It might be instructive to consider some specific examples. An internal combustion engine is particularly easy to analyze, for instance. The efficiency with which fuel is turned to kinetic energy is almost entirely determined by temperature gradient between the engine and its surroundings. This means that, apart from better cooling technologies, the only way to make an engine more efficient is to make it less powerful. In practice, we also make entire vehicles more fuel efficient by making them lighter and more aerodynamic. 

But the "goal" of an engine in many cases is just to produce the most power. If you're trying to win a race, get into orbit, you're limited by how much thrust or torque you can generate per unit of mass and time. This goal is directly antithetical to efficiency. 

While I don't think this generalizes to the extent that efficiency as a goal is always antithetical to whatever you're really trying to optimize, it is at least in most cases orthogonal to whatever you're actually trying to optimize. 

Answer by DTX50

I can't point to any single good canonical example, but this definitely comes up from time to time in comment threads. There's the whole issue that computers can't act in the world at all unless they're physically connected to hardware controllers that can interface with some physical system we actually care about being broken or misused. Usually, the workaround there is AI will be so persuasive that they can just get people with bodies to do the dirty work that requires being able to actually touch stuff in order to repurpose manufacturing plants or whatever it is we're worried they might do.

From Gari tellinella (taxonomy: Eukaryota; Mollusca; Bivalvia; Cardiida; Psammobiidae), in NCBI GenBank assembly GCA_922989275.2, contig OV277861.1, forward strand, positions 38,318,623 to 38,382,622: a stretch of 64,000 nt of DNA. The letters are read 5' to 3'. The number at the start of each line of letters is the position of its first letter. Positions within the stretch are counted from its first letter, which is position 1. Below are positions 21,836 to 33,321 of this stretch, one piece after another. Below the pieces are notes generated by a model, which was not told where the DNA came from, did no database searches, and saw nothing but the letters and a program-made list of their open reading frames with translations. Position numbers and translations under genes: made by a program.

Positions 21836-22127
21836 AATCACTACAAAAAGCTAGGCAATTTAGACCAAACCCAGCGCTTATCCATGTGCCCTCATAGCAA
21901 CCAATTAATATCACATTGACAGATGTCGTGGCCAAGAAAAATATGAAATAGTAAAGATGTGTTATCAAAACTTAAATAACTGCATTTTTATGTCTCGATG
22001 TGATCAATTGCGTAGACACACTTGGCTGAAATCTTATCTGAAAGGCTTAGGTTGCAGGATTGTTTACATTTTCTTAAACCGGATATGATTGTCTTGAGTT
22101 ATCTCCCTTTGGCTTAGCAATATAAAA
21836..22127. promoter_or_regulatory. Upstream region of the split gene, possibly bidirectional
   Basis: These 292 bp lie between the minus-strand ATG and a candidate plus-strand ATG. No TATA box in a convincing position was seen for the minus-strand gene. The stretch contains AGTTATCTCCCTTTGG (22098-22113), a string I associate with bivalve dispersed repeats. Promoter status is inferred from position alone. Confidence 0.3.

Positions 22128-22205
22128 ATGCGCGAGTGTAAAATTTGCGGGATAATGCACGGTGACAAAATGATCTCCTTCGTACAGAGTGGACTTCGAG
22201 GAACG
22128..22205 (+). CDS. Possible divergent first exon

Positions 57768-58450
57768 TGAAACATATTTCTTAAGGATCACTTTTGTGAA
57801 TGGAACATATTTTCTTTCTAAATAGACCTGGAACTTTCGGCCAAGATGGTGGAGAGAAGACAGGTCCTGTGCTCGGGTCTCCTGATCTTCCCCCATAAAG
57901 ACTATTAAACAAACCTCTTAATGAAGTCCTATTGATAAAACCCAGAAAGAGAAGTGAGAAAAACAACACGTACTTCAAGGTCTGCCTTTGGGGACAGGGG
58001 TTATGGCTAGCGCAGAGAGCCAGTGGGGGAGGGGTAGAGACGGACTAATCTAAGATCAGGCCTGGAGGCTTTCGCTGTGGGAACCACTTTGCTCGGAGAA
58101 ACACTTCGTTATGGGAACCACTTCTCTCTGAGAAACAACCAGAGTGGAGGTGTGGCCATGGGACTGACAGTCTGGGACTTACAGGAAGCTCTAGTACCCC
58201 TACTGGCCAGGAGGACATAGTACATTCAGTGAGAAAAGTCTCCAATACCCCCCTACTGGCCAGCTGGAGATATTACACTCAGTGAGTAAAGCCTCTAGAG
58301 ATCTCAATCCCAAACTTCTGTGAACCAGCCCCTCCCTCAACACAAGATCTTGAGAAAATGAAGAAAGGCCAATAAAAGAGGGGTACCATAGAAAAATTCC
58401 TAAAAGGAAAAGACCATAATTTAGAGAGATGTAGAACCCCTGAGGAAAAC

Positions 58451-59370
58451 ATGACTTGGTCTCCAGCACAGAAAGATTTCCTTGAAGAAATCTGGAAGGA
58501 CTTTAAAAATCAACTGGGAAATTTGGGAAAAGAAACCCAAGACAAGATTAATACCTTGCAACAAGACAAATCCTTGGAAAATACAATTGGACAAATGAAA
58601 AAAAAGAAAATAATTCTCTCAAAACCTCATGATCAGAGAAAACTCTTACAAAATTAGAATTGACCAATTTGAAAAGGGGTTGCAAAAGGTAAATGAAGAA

That does seem like there is a missing step in there somewhere. I don't think the bottleneck right now to building out a terrorist organization is that the recruiters aren't smart enough, but AI threat tends to just use "intelligence" as a shorthand for good at literally anything.

Strangely enough, actual AI doomsday fiction doesn't seem to do this. Usually, the rogue AI directly controls military hardware to begin with, or in a case like Ex Machina, Eva is able to manipulate people at least in part because she is able to convincingly take the form of an attractive embodied woman. A sufficiently advanced AI could presumably figure out that being an attractive woman helps, but if the technology to create convincing artificial bodies doesn't exist, you can't use it. This tends to get handwaved away by assuming sufficiently advanced AI can invent whatever nonexistent technology they need from scratch. 


I'd expect a Pareto distribution for charitable donations, not log-normal, and that's exactly what the histogram looks like:

Looks like alpha >> 2, so the variance is infinite.